Gum recession is where the margin of your gum tissue surrounding your teeth pulls back or wears away and exposes more of your tooth or root. When you have gum recession, the first sign is gaps or “pockets” that form between your gum line and teeth which makes disease-causing bacteria build up easier. If you don’t have it treated, the supporting bone structures and tissue of your teeth can become severely damaged. This could lead to tooth loss.
It’s important to learn all about gum recession, including its causes, treatments and ways to prevent it.
Causes of Gum Recession
Various factors could cause gum recession, including:
- Periodontal disease: Periodontal disease like gingivitis can cause gum recession. According to the Canadian Dental Association, seven of 10 Canadian individuals will end up with gum disease at some point in their lives. Gum disease can cause gum tissue damage and damage the bone that holds your teeth in place. You need a dental exam if you notice your gums are swollen, red, purple, bleeding or tender. Chronic bad breath and tooth sensitivity are also indicators to visit the dentist. Early stages of periodontal disease aren’t usually painful, so symptoms tend to go unnoticed.
- Hormones: During menopause, pregnancy and puberty, women experience hormonal changes that could cause their gums to recede. Therefore, it’s important to make an appointment with a dentist to see how you can avoid gum recession.
- Genetics: Genetics could also be the culprit of receding gums. Individuals with parents who had gum recession are also predisposed to receding gums. The bacteria of gum recession might pass to children from the parents.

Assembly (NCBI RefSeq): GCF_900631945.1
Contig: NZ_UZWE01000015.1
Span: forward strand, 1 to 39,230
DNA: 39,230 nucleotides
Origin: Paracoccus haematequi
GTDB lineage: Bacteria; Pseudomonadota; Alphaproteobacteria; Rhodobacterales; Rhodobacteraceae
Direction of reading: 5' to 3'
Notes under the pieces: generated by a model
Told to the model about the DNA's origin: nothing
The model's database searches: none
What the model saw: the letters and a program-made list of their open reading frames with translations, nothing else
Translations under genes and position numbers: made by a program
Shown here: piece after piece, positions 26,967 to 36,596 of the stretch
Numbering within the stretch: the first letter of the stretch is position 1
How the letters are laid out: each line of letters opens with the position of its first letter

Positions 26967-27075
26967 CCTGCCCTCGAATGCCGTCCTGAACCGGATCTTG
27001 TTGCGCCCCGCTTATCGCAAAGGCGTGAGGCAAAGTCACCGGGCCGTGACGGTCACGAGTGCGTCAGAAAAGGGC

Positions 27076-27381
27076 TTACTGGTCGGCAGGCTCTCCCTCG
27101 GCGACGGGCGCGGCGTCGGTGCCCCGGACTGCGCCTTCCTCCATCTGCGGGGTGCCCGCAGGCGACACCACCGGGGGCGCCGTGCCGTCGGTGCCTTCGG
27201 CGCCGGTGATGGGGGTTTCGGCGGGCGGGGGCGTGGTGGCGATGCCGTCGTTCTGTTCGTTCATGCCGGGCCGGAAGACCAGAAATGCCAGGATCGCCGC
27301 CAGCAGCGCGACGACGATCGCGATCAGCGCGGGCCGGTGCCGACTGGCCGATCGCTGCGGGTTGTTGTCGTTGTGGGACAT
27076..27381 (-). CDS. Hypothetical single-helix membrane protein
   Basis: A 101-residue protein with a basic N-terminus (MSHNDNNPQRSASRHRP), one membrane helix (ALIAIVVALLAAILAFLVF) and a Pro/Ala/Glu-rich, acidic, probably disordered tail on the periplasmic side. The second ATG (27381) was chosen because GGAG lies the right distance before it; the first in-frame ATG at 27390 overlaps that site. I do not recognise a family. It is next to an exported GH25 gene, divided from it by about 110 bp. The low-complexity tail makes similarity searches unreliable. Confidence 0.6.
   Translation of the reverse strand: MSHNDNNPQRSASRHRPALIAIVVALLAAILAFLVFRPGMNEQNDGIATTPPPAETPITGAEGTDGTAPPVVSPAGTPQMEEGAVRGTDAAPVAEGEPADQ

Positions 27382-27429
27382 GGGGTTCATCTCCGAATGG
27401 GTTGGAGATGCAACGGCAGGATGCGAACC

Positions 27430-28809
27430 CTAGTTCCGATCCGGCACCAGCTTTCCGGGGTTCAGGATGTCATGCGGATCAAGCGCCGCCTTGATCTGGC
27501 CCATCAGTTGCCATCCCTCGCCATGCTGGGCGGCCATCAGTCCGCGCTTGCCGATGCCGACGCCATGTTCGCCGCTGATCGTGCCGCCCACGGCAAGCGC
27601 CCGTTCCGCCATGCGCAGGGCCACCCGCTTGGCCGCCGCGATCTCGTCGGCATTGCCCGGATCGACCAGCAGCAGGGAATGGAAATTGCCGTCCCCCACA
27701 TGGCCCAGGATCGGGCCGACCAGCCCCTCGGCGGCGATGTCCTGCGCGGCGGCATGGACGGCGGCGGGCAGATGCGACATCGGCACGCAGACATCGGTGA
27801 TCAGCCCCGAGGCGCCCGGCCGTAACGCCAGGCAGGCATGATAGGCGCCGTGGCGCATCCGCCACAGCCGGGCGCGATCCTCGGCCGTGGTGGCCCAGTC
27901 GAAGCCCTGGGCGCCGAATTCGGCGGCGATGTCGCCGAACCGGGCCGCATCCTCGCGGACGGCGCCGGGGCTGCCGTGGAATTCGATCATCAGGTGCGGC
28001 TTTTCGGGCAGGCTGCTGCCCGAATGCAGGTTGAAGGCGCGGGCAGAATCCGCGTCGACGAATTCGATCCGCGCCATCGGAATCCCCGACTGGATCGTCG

- Brushing too hard: You know you need to brush your teeth to eliminate bad breath and bacteria and maintain a healthy smile. You know daily brushing is important. But, what you might not know is that you could be brushing your teeth too hard. When you brush your teeth too hard, you actually injure your tooth’s enamel and your gums. Even more, brushing too hard can cause gum recession.
- Teeth grinding: Another reason for gum recession is teeth grinding. When you grind, you put extreme pressure on your teeth, which can cause your gums to recede. You might not even realize you grind your teeth until a dentist tells you. If you grind your teeth and it’s causing gum recession, your dentist may recommend you wear a custom-fit appliance at night.
- Using tobacco: Smoking or chewing tobacco can also leave your gums susceptible and lead to gum recession.
- Crooked teeth: Misaligned teeth can make your gum tissues pull in the wrong direction, causing a build-up of tartar and gum recession.
- Injury or trauma: For example, a tongue or lip piercing can rub against the gum tissue, leading to recession. A sports injury or other injury to the mouth or gums can also cause recession.
Tips to Prevent Gum Recession
There are some steps you can take to prevent gum recession.